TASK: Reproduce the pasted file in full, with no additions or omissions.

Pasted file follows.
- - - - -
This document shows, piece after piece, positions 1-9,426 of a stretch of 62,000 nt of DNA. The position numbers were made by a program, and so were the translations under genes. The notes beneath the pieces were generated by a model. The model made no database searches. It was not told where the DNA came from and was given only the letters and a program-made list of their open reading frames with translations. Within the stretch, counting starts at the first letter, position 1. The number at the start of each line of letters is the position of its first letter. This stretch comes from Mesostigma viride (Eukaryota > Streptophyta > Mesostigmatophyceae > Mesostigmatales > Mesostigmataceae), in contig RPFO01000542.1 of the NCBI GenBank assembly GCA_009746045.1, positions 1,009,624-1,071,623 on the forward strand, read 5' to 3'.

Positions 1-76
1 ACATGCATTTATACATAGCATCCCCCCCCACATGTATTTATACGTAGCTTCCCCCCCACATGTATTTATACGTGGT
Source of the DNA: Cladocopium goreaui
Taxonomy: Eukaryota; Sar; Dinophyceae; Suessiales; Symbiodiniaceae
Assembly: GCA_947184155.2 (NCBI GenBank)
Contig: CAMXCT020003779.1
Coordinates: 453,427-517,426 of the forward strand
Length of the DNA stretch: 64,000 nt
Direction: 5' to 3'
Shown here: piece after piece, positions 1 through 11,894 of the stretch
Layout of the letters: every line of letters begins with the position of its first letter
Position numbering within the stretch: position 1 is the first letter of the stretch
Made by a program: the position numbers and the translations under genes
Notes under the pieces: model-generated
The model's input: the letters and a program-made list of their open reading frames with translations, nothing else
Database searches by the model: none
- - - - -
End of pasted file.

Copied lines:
This document shows, piece after piece, positions 1-9,426 of a stretch of 62,000 nt of DNA. The position numbers were made by a program, and so were the translations under genes. The notes beneath the pieces were generated by a model. The model made no database searches. It was not told where the DNA came from and was given only the letters and a program-made list of their open reading frames with translations. Within the stretch, counting starts at the first letter, position 1. The number at the start of each line of letters is the position of its first letter. This stretch comes from Mesostigma viride (Eukaryota > Streptophyta > Mesostigmatophyceae > Mesostigmatales > Mesostigmataceae), in contig RPFO01000542.1 of the NCBI GenBank assembly GCA_009746045.1, positions 1,009,624-1,071,623 on the forward strand, read 5' to 3'.

Positions 1-76
1 ACATGCATTTATACATAGCATCCCCCCCCACATGTATTTATACGTAGCTTCCCCCCCACATGTATTTATACGTGGT
Source of the DNA: Cladocopium goreaui
Taxonomy: Eukaryota; Sar; Dinophyceae; Suessiales; Symbiodiniaceae
Assembly: GCA_947184155.2 (NCBI GenBank)
Contig: CAMXCT020003779.1
Coordinates: 453,427-517,426 of the forward strand
Length of the DNA stretch: 64,000 nt
Direction: 5' to 3'
Shown here: piece after piece, positions 1 through 11,894 of the stretch
Layout of the letters: every line of letters begins with the position of its first letter
Position numbering within the stretch: position 1 is the first letter of the stretch
Made by a program: the position numbers and the translations under genes
Notes under the pieces: model-generated
The model's input: the letters and a program-made list of their open reading frames with translations, nothing else
Database searches by the model: none